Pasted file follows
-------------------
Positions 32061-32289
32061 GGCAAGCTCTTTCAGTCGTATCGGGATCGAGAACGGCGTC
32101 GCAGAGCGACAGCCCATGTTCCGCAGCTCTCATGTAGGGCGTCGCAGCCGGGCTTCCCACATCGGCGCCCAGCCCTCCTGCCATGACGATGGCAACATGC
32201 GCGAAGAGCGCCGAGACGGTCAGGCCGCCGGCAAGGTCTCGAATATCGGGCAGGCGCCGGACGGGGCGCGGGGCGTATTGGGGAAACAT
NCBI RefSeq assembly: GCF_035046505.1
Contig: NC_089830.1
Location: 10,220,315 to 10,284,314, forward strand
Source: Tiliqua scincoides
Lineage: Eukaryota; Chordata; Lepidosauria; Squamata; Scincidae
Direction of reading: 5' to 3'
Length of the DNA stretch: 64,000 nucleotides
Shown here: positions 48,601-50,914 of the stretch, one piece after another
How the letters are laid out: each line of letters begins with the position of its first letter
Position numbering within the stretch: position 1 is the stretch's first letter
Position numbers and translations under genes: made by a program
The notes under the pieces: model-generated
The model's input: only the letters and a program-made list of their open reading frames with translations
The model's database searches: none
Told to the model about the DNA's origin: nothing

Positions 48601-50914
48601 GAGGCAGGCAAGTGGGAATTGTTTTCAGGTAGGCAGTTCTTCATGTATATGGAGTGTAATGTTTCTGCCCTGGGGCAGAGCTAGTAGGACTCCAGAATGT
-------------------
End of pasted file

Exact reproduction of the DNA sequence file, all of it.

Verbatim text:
Positions 32061-32289
32061 GGCAAGCTCTTTCAGTCGTATCGGGATCGAGAACGGCGTC
32101 GCAGAGCGACAGCCCATGTTCCGCAGCTCTCATGTAGGGCGTCGCAGCCGGGCTTCCCACATCGGCGCCCAGCCCTCCTGCCATGACGATGGCAACATGC
32201 GCGAAGAGCGCCGAGACGGTCAGGCCGCCGGCAAGGTCTCGAATATCGGGCAGGCGCCGGACGGGGCGCGGGGCGTATTGGGGAAACAT
NCBI RefSeq assembly: GCF_035046505.1
Contig: NC_089830.1
Location: 10,220,315 to 10,284,314, forward strand
Source: Tiliqua scincoides
Lineage: Eukaryota; Chordata; Lepidosauria; Squamata; Scincidae
Direction of reading: 5' to 3'
Length of the DNA stretch: 64,000 nucleotides
Shown here: positions 48,601-50,914 of the stretch, one piece after another
How the letters are laid out: each line of letters begins with the position of its first letter
Position numbering within the stretch: position 1 is the stretch's first letter
Position numbers and translations under genes: made by a program
The notes under the pieces: model-generated
The model's input: only the letters and a program-made list of their open reading frames with translations
The model's database searches: none
Told to the model about the DNA's origin: nothing

Positions 48601-50914
48601 GAGGCAGGCAAGTGGGAATTGTTTTCAGGTAGGCAGTTCTTCATGTATATGGAGTGTAATGTTTCTGCCCTGGGGCAGAGCTAGTAGGACTCCAGAATGT